Nursing-home comparison tool guides searches on the web
Comparisons could help families to raise questions with long-term care administrators
Canadians can now use a web-based tool to check how a nursing home compares with regional, provincial and national averages on measures of safety and quality of care.
The Canadian Institute for Health Information (CIHI) has made public the performance indicators for more than 1,000 nursing homes and other long-term care facilities.
Until now, the information was provided to facilities to track progress.
The information is intended to support comparisons across the country, said Brent Diverty, vice-president of programs with CIHI in Ottawa.
"I think the tool would certainly be one piece of information that may be helpful in considering what home one might select," Diverty said. It "may be a source for some of the questions someone might want to ask the administration in a particular home."
The nine indicators address safety and appropriateness and effectiveness of long-term care:
- Falls in the last 30 days.
- Worsened pressure ulcer.
- Restraint use, which can lead to injury and falls and increase confusion and agitation.
- Potentially inappropriate use of antipsychotics among residents without a diagnosis of psychosis, such as to manage behaviours in those with dementia.
- Improved physical functioning.
- Worsened physical functioning.
- Worsened depressive mood.
- Pain experience.
- Worsened pain.
The information is based on standardized assessments done in part with residents and in consultation with families, Diverty said.
The national rate of daily restraints decreased from 15 per cent in 2010 to less than 10 per cent in 2013 through legislation and changes in practice.
Similarly, use of antipsychotics among those without a diagnosis of psychosis is down from 34 per cent in 2010 to 30 per cent in 2013. Rates were highest in B.C. at 33 per cent in 2013 and lowest in Alberta at 25 per cent.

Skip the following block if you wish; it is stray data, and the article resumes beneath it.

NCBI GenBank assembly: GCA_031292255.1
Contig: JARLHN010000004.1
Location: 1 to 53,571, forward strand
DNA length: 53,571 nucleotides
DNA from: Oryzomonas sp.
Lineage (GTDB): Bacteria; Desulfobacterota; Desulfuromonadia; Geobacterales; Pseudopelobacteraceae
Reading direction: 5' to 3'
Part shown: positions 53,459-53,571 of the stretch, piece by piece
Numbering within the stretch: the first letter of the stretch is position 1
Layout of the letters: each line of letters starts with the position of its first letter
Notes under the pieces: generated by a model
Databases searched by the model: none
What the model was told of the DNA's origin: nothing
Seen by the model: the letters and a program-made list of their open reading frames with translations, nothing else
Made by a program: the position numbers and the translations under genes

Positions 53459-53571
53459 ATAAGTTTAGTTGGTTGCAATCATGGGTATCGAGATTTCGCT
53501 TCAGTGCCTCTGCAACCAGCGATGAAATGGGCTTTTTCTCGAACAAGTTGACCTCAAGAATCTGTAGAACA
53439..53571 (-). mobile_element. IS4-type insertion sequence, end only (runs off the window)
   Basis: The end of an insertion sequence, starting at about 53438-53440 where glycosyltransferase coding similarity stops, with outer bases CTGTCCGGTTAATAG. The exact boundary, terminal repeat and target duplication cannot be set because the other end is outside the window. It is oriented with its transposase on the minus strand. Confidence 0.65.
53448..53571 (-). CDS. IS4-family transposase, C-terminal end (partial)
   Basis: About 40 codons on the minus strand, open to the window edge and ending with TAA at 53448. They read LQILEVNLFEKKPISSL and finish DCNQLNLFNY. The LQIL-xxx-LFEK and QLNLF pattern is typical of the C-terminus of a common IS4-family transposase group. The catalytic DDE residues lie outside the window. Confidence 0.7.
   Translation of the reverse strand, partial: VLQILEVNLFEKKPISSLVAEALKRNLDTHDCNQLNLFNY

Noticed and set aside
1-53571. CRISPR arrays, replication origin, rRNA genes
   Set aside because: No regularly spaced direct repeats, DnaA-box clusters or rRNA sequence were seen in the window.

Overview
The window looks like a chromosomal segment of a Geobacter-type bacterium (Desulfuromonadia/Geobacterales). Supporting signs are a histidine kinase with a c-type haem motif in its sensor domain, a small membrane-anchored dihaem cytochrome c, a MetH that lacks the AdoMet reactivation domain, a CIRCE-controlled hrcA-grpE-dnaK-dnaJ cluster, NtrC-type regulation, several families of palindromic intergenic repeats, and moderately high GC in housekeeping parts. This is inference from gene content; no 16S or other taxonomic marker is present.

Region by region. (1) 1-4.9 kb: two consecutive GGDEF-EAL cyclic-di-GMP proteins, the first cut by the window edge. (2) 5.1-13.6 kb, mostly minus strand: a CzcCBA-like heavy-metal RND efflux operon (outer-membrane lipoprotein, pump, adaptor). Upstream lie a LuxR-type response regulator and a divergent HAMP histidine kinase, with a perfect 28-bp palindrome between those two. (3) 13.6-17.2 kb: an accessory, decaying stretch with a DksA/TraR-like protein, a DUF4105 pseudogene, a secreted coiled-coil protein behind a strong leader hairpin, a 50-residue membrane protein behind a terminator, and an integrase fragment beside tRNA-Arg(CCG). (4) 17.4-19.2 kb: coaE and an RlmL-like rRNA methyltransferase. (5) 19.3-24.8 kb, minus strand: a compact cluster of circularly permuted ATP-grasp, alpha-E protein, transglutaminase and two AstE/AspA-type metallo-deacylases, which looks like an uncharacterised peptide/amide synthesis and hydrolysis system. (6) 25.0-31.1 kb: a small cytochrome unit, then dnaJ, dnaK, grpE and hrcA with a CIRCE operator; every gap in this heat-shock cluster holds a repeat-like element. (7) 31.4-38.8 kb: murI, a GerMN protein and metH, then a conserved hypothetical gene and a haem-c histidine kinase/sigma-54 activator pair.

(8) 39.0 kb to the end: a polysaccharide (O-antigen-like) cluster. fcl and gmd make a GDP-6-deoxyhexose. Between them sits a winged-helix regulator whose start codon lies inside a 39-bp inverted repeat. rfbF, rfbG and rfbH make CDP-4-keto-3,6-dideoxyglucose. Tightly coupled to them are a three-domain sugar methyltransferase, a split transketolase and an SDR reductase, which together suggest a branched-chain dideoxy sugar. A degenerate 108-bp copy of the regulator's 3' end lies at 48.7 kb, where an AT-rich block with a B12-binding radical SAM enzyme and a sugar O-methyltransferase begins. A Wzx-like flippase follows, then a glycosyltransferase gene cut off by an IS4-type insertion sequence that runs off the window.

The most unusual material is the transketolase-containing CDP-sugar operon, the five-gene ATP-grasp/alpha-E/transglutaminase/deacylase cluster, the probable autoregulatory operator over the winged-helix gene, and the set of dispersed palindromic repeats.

Candace Chartier, CEO of the Ontario Long Term Care Association, called the information important for caregivers and operators to identify what's going well and where improvements are needed.
Chartier cautioned against comparing homes directly without fully appreciating residents' acuity, such as their degrees of physical and cognitive decline.
Nursing homes in Quebec, New Brunswick, P.E.I., Nunavut and the Northwest Territories are excluded from CIHI's database. Saskatchewan, Manitoba and Newfoundland and Labrador have data for one regional health authority in each province.
The tool also updates information on hospitals, including new data on time spent in emergency for admitted patients.
Hospitals are grouped together with nursing homes in the database. Only nursing homes with 24-hour nursing care are included and can be searched by name.
Few choices for some
Camille Parent of Peterborough, Ont., keeps a close eye on nursing home inspection reports after a hidden camera captured mistreatment of his 87-year-old mother, Hellen MacDonald, who has dementia. In one portion of the video, a cloth filled with feces was shoved in her face.
"I call these sites smoke and mirrors," said Parent, who advocates to stop elder abuse. "It's just information. They're not acting once they get that information."
Despite the information that might be available, Parent said, with a shortage of nursing home beds, there's often little choice.
With files from CBC's Christine Birak